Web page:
Cayman lobbies against plans for public register of beneficial ownership
Officials from the Cayman Islands have been lobbying to oppose plans for the UK to have a public register of beneficial ownership, during a series of meetings it has been attending in London ahead of today’s British Overseas Territories Brexit summit.
Cayman premier Alden McLaughlin and other selected leaders of Britain’s Overseas Territories (BOTs) will meet with UK officials today in a bid to seek a clearer picture of the likely fallout from the UK’s planned exit from the European Union, at a specially convened meeting with the Joint Ministerial Council.
Baroness Anelay, the minister responsible for the BOTs, is set to chair the talks alongside various other UK ministers with responsibility for aspects of the UK’s Brexit negotiations with the EU, to discuss impact on BOTs.
Wayne Panton, Cayman’s financial services minister, who has been in London and Brussels for a series of meetings over the past two weeks and will also be at today’s meeting, revealed that he has taken advantage of the visit to push Cayman position on public registers of beneficial ownership.
Panton said, in an interview with local news outlet Cayman Compass, that Cayman had been lobbying to oppose any calls for a public register of beneficial ownership, during discussions with UK MPs from both the UK Government and the opposition party.
Public registers of beneficial ownership
Panton spoke Cayman Compass via a phone interview from London on Sunday, revealing details of a series of behind-the-scenes discussions held across the last couple of weeks.
Panton said that he met with UK Labour Party MPs attempting to push through an amendment to the UK Corporate Finances Bill, which would impose a public register of beneficial ownership information on the overseas territories. He said he had also successfully lobbied UK Government MPs, persuading them not to support the opposition-led amendment.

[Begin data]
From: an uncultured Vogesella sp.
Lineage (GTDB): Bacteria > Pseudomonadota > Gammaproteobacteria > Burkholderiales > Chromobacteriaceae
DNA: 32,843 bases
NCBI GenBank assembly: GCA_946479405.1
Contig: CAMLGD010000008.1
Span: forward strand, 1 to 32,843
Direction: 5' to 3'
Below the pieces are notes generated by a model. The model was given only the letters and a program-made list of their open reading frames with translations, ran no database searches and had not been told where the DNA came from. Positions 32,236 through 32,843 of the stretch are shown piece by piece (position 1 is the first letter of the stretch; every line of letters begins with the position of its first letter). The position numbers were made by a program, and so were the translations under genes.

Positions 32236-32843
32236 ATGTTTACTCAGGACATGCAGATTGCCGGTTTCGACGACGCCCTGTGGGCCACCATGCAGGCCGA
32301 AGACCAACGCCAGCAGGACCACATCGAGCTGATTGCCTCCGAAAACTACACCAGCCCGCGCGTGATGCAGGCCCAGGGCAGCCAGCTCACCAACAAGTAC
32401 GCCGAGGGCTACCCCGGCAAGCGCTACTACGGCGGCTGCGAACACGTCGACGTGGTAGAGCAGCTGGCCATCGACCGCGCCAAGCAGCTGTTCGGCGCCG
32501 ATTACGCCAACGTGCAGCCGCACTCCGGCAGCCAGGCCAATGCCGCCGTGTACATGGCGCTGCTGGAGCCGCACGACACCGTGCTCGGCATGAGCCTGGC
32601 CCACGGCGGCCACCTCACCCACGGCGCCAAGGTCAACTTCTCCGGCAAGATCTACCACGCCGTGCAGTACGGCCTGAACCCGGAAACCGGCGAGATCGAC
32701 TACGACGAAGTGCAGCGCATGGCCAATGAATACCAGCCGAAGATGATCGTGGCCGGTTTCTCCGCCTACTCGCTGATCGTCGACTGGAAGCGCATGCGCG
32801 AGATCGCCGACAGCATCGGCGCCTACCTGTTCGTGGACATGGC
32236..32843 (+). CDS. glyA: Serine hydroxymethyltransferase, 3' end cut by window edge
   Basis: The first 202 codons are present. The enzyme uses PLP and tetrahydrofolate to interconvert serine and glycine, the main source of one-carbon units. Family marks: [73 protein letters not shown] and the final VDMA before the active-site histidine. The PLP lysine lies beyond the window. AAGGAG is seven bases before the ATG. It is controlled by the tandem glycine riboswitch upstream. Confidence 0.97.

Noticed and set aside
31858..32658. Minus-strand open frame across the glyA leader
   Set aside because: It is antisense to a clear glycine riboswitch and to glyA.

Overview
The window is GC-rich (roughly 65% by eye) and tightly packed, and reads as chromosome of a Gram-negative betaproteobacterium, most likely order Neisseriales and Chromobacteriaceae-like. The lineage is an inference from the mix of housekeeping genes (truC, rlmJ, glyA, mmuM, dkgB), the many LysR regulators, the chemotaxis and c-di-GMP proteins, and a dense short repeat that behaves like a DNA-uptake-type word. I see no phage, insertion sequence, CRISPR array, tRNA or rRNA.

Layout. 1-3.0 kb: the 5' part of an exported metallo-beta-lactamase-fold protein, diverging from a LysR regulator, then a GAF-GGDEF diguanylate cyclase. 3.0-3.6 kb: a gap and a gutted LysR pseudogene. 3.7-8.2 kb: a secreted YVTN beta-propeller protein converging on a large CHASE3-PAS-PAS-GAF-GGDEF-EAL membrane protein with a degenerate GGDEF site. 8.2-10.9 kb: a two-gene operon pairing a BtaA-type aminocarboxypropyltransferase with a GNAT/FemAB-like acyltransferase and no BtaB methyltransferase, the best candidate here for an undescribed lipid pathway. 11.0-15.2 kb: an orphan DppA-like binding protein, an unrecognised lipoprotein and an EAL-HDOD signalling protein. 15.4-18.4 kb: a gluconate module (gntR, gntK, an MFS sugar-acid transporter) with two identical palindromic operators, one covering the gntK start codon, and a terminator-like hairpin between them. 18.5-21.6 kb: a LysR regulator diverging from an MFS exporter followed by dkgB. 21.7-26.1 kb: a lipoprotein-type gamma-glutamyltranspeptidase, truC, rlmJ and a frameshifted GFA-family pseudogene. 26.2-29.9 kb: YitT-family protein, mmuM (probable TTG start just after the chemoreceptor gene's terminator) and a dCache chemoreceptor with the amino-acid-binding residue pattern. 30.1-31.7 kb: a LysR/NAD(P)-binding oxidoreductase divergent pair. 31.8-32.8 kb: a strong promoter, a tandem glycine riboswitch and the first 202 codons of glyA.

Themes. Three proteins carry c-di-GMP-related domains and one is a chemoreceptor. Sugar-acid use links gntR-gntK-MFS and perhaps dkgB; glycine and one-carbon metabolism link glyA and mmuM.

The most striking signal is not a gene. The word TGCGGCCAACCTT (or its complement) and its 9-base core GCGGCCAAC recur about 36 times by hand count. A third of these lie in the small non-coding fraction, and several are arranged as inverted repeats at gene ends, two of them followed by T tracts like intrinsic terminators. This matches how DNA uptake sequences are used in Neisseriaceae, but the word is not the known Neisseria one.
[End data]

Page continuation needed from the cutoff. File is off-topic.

“I don’t know if we changed their minds, but we can say that there area areas in which we found common ground and some members on the Conservative side that were in support have now changed their position,” Panton said.
Panton added that Cayman wanted to “make sure that we have the same opportunities in terms of cross border transactions with EU member states as we do now”.
Right to work
Among the concerns expected to be aired at today’s Joint Ministerial Council include the impact on BOTs citizens’ right to work and study in Europe, the likely loss of access to European Union grant funding, and the potential for the split to affect important relationships in the financial services industry, a point particular pertinent to Cayman.
Caymen government held a public consultation exercise to hear the concerns of Cayman Islands residents ahead of the meeting with Panton pointing to “the level of uncertainty” that still exists in Europe, the UK and in the overseas territories as the overriding concern.